With Parliament now in recess, Francois Le Goff eyes the progress of the relevant Bills.
It has been a busy time in Parliament since May, with the Government pushing through the 45-Bill package announced in the Queen's Speech. So far, 22 Bills have been introduced, most of which are expected to reach their final stages in the House of Lords in October. Here are the latest developments for those set to have an impact on the voluntary sector.
Since June, the Government has come under growing pressure to introduce a clause on public benefit criteria. LibDem peer Lord Phillips of Sudbury tabled an amendment to tackle concerns that some fee-paying charities might enjoy charitable status without actually serving the public good.
This view received support from Baroness Pitkeathley, Lord Best and Lord Swinfen during committee stage debate in June.
Thus far, it is unclear whether the Government will come round to the idea of a clause clarifying the meaning of public benefit. Preparations are being made to raise this subject when the Bill reaches the Commons.
Debate in the Lords committee has otherwise centred on the powers of the Charity Commission. The Government also welcomed a late amendment from Lord Best that would allow under-18s to become trustees.
National Lottery Bill
A change made at the Bill's reintroduction in May ensures that it cannot be used to move funds from one good cause to another. The NCVO remains concerned about the control over lottery funding that the Bill would give the Government. It wants to see the Government's commitment that 60-70 per cent of lottery funding would go to the voluntary sector "on the face of the Bill".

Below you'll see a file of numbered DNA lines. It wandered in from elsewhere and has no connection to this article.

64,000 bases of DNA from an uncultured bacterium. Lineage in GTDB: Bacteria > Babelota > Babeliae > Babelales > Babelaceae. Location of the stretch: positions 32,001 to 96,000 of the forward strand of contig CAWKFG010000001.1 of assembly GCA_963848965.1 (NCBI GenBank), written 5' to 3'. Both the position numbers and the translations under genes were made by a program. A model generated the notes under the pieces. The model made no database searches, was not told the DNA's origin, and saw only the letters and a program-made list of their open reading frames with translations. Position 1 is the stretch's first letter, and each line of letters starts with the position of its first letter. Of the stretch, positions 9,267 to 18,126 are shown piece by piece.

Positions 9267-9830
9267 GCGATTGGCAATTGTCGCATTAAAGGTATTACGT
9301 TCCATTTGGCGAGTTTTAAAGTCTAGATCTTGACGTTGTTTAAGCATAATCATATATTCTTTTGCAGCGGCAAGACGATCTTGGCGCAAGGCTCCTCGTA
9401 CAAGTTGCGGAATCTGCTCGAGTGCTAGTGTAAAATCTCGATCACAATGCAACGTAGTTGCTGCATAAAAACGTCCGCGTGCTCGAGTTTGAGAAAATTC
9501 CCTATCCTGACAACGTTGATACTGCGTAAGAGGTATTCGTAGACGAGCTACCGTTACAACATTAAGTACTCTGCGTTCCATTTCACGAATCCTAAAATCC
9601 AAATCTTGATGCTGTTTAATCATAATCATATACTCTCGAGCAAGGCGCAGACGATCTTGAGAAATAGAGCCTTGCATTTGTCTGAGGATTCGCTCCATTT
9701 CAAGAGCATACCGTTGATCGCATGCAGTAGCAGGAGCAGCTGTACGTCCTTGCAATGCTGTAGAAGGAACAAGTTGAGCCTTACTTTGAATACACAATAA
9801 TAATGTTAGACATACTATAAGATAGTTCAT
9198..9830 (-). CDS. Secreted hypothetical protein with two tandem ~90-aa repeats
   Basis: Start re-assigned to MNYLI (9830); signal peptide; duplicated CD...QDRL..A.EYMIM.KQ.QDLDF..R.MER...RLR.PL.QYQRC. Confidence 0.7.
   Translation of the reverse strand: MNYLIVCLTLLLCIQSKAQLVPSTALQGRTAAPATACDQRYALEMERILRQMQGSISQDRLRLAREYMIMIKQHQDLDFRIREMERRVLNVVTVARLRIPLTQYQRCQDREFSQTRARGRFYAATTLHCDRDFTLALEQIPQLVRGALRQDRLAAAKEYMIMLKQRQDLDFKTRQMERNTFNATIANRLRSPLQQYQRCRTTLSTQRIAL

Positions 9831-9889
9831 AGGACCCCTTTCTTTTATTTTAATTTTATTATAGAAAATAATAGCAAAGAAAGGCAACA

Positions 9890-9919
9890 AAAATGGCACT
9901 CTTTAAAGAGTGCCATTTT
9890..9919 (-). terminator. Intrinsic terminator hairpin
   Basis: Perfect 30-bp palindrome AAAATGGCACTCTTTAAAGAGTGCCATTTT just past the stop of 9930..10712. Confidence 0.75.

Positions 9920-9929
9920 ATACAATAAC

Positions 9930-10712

The British Humanist Association fears that the wide exceptions for religious schools and other religious groups in part 2 of the Bill would allow them to discriminate on grounds of religion or belief, and also to harass people.
"The Government tabled amendments to remove the most objectionable licences to harass in committee stage in July," said director Hanne Stinson. "But faith schools can still harass people 'if it is necessary in regard to the establishment's purpose'."
Immigration, Asylum and Nationality Bill
The Bill was criticised by the Refugee Council for making successful asylum applicants wait for up to five years before getting permanent residence.
Neil Gerrard, chair of the All-Party Parliamentary Group on Refugees, raised the issue during July's second reading and is the likely candidate to table an amendment at committee stage in October. The charity fears the Government might introduce more controversial measures after the Bill has passed its Commons stages, as it has done in past asylum-related Bills.
Mental Health Bill
The Government conceded that the definition of mental disorder in the Bill was too broad after the joint committee on the draft Bill said it should not include behavioural problems resulting from drug and alcohol misuse or immoral conduct. But it was criticised by the Mental Health Alliance for widening powers to compulsorily detain people with mental health problems.
Racial and Religious Hatred Bill
Introduced on 9 June, the Bill created a rift between the British Muslim Council and the British Humanist Association. The council denounced as "ridiculous" claims by the association that the Bill would undermine freedom of speech. It said the Bill clearly aims to protect people rather than beliefs.
Opposition parties, who are also concerned about the impact of the Bill on human rights, are expected to scrutinise it thoroughly in the Lords in October.